Since 1 April 2009, the statutory minimum annual holiday entitlement is 5.6 working weeks of paid holiday per year - including any bank holidays. This adds up to 28 days for a worker who has a five-day week. This is the statutory minimum number of holidays; some employers may decide to give more.
Holiday allowances for part-time employees should be calculated based on their work patterns or hours. For example, a part-time employee who works five morning shifts per week would be entiled to 28 paid mornings off per year. Part-timers are entitled to a pro-rata equivalent of full-timers’ holidays. Any bank holidays that fall on their working days and which they are allowed to take are counted towards their entitlement. If you’ve got a part-time employee who works three full days a week, for example, their allowance would be three-fifths of the annual 28-day entitlement – 16.8 days. An employee who works two days a week would be entitled to 11.2 paid holiday days off per year, and so on.
Part-year workers and irregular hours workers
In 2022, the Supreme Court confirmed that part-year workers (which includes term-time workers) were entitled to a statutory minimum holiday entitlement of 5.6 weeks that shouldn’t be pro-rated or reduced to reflect that they don’t work through the whole year. They made a distinction between part-year and parttime workers, and it’s very important not to confuse the difference. However, on 1 January 2024, new legislation was introduced that gives the option to state that partyear workers/employees and irregular hours workers only accrue holiday when they work. These workers can still accrue holiday when they’re on sick leave, family-related statutory leave. However, separate rules apply when calculating this accrual. The legislation also gives you the option to say that these workers can only take holiday once it has been accrued and the option to pay rolled-up holiday pay (see below). These new rules can be introduced for part-year/ irregular hours workers for holiday years that start on or after 1 April 2024 - so if your holiday year runs from January to December, this accrual method and/or rolled-up holiday pay can be used for these workers from 1 January 2025.
What is rolled-up holiday pay?
Rolled-up holiday pay means paying an uplift to pay each pay period, which represents their holiday pay. The minimum uplift would be 12.07% based on a 5.6 week holiday entitlement. If you give more holiday than 5.6 weeks, then the uplift should be adjusted accordingly - e.g., if you give six weeks holiday the uplift would be 13.04%. This uplift should be separated out on the payslip and it’s important for Health & Safety reasons that employees/workers still take time off work, even though they wouldn’t be paid during these holiday periods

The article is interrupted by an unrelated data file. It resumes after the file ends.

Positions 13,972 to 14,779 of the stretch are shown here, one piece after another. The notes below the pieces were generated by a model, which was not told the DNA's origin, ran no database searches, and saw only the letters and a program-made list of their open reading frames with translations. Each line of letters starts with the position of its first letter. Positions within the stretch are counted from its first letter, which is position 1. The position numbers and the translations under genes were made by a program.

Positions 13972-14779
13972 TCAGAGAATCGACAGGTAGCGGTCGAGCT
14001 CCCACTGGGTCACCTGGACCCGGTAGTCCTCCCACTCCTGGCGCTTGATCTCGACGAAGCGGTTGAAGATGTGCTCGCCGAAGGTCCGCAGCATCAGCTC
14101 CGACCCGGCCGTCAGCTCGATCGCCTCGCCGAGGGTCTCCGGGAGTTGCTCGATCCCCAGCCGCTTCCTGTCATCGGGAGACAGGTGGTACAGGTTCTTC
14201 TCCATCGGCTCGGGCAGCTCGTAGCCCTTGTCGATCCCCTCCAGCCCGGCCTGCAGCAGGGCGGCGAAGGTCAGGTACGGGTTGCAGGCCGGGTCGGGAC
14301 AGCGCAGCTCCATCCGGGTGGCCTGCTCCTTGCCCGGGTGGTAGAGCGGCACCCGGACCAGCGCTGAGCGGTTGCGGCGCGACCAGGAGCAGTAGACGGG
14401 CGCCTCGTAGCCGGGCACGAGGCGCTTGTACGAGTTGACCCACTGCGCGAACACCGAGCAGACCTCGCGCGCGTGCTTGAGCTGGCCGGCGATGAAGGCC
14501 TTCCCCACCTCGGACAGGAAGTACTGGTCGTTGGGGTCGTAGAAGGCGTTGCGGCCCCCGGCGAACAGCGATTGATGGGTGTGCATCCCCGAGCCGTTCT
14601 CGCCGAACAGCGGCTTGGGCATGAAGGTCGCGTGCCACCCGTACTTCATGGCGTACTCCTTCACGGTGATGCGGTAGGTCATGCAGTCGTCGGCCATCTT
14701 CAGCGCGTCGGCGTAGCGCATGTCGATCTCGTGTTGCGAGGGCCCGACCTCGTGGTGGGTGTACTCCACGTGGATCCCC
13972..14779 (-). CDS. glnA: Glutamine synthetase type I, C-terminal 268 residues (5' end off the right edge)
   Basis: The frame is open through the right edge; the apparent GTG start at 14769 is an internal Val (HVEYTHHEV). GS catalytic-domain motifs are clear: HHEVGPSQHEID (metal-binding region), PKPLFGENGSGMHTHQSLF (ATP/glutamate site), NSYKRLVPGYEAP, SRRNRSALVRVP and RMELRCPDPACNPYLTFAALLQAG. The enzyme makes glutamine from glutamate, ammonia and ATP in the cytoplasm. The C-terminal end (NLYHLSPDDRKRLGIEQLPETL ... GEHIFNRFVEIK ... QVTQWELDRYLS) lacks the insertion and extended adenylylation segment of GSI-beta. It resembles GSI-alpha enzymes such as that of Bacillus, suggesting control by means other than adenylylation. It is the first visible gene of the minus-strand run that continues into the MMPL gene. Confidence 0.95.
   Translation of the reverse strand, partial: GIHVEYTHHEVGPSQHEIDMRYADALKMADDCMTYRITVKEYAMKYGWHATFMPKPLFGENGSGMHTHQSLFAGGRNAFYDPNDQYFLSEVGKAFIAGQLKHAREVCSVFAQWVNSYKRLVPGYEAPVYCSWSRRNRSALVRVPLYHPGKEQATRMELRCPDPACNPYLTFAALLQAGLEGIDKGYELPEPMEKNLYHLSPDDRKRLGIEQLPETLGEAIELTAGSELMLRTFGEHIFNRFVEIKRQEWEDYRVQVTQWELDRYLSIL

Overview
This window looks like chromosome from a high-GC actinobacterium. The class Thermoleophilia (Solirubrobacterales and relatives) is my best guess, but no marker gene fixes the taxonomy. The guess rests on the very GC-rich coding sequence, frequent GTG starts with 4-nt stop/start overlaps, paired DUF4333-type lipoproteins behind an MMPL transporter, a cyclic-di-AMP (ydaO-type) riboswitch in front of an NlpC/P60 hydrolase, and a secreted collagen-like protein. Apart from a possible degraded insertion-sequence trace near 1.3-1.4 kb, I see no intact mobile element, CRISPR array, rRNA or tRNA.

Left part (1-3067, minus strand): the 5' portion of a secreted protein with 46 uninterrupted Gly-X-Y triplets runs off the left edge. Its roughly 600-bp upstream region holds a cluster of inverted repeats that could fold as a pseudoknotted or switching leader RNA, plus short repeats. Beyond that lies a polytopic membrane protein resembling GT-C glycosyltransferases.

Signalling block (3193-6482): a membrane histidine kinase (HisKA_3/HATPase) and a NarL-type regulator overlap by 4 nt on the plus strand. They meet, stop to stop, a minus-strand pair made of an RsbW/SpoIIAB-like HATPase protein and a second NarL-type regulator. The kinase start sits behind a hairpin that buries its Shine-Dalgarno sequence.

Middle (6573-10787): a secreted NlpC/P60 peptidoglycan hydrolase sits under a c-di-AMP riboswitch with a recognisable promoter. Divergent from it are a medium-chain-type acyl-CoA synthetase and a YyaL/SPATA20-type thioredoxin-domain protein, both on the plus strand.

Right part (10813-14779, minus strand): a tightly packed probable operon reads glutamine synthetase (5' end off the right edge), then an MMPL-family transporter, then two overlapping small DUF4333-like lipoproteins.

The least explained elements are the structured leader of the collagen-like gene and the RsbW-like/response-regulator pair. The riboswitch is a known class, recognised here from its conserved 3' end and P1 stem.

What is an irregular hours worker/ employee?
Irregular hours workers/employees are those whose hours of work always or mainly vary during each pay period - like a zero-hours worker
Carrying holidays forward
Requesting leave As a rule, annual leave can’t be carried from one holiday year to the next. However, there are a few exceptions to this. The new legislation introduced on 1 January 2024 confirmed that when an employee is unable to use their holiday days because of sickness, a maximum of four weeks annual leave can be carried forward for up to 18 months after the end of the leave year. It also confirmed that if an employee can’t take accrued holidays during statutory leave, like maternity or shared parental leave, holidays can be carried forward into the following holiday year. At the discretion of your business, you may choose to let employees carry a limited number of holiday days over to the next year (provided they take at least four working weeks holiday in that year). If you allow this, make sure it’s documented so that you can show they’ve agreed to and understood the terms. It’s also worth being aware that by allowing this you may be setting a precedent, and others may ask for you to exercise your discretion with them too.